5 High-Intensity Interval Training Mistakes Athletes Make

Heavy ropes exercise

Alyssa Bialowas

High-intensity interval training (HIIT) is one of the hottest fitness trends right now, and because of this, many people have put their own spin on it to try and make it their own. When this happens, you don’t always reap the amazing benefits of HIIT and may end up doing more harm than good. It’s important to know the right way to perform HIIT in order to get the results you want.

Proper HIIT has been found to improve health-related fitness, prevent lifestyle-based chronic diseases such as obesity and type 2 diabetes, as well as decrease your risk of heart disease and heart failure (Schmitz et al. 2018). Seeing as these are such important health markers, it’s crucial you do HIIT correctly.

Related Article: How HIIT Changes Our Body

Here are 5 of the biggest mistakes people make when doing HIIT.

1. Incorrect Work/Rest Ratios

HIIT comes along with its own fundamental guidelines, of which some trainers, athletes, and gym-goers have taken upon themselves to change. This dilutes the effects of HIIT and as a result, you’re not going to reap the benefits of a proper HIIT workout. You should be using a 1 to 2 work rest ratio (for example, 20-second interval and resting for 40 seconds), and in most cases a 1 to 3 rest ratio (30-second interval, 90-second rest) or higher.

If your rest times are too short, you won’t be able to recover and perform your intervals at 100 percent, plus research has found health benefits from longer rest times. A study by Schmitz et al. (2018) concluded that longer work/rest intervals during HIIT lead to elevated levels of MicroRNA-222 (miR-222) and miR-29c, which have been identified as important modulators of cardiac growth and may protect against pathological cardiac remodeling.

Related Article: 6 Cures for Sore Muscles After HIIT

2. Training Too Often

Although consistency is important, you shouldn’t be doing HIIT more than 2 to 3 days a week. Any more than that and you could be left with an injury or total burn out. Your body needs to recover and your muscles grow by repairing, so any more than that could do more harm than good. If you properly push yourself at a high intensity during your HIIT sessions, your body needs time to recoup, and you should give it that time.

3. Training for Too Long

HIIT is meant to be short, fast and intense. If your workout is anywhere over 30 minutes, you’re not going to see the results you’re hoping for. Longer isn’t always better, especially in this case. A study by Thum et al. (2018) found that since HIIT requires a shorter time commitment, it led to more enjoyment for men and women than moderate-intensity continuous exercise. Keep your HIIT workouts to 30 minutes MAX, but if you’re pushing as hard as you can, which is the point of HIIT, your workout may only last for around 15 to 20 minutes.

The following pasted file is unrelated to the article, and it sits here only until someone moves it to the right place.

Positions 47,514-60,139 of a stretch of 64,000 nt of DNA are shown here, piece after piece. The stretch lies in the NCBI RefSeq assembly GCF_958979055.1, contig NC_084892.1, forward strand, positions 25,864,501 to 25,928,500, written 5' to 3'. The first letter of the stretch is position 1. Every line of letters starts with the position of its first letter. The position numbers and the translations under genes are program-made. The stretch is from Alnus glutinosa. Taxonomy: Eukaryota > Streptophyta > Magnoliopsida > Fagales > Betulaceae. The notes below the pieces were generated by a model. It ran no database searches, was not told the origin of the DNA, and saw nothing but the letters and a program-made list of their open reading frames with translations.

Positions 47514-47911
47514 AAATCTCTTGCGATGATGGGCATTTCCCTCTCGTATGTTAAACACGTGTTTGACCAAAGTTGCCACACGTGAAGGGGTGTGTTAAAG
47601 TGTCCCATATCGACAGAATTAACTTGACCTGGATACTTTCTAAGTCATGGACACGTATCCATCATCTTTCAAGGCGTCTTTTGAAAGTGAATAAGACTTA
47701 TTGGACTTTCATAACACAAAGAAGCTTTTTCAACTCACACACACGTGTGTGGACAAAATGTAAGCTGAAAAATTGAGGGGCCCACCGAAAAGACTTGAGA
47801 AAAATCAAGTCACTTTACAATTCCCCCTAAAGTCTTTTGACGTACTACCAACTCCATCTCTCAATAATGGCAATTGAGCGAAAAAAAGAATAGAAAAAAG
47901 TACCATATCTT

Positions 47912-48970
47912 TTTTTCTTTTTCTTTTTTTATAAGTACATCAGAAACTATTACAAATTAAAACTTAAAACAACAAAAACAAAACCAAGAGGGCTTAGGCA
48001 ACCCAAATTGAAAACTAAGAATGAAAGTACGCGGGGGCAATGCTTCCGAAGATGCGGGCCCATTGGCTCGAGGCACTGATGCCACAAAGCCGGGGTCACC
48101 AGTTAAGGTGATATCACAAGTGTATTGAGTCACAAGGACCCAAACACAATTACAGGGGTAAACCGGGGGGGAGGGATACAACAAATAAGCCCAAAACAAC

Related Article: 4 Tips to Keep Your HIIT Frequency in Check

4. Not Warming Up or Doing the Wrong Warm Up

You’re much more likely to get an injury from HIIT if you don’t warm up or perform the wrong warm up. Since HIIT is so intense, it’s dangerous to dive right into it. Your body needs to be prepared for what’s to come, so do low intensity exercise versions of the high intensity exercises you’ll be performing. You can do exercises like jump squats, jump rope and jogging. You don’t need to spend too much time on your warm-up; 3 to 5 minutes is usually good enough!

5. Not Balancing Your Diet

HIIT can help you lose weight and tone up, but if you’re still eating fast food and consuming excessive calories, you’re not going to see optimal results. Your diet has to be top priority if you’re working on losing weight and transforming your body through HIIT. Although HIIT can help you reap health and weight benefits, it can only take you so far. A healthy well-balanced diet along with HIIT ensures you get top results.

Related Article: 6 Tips to Fuel Your HIIT Nutrition Plan

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Schmitz, B., Rolfes, F., Schelleckes, K., Mewes, M., Thorwesten, L., Krüger, M., Klose, A., and Brand, S. “Longer Work/Rest Intervals During High Intensity Interval Training (HIIT) Lead to Elevated Levels of miR-222 and miR-29c.” Frontiers in Physiology, 9: 395.

Thum, J.S., Parsons, G., Whittle, T., and Astorino, T.A. “High-Intensity Interval Training Elicits Higher Enjoyment than Moderate Intensity Continuous Exercise.” PLoS One, 12(1).

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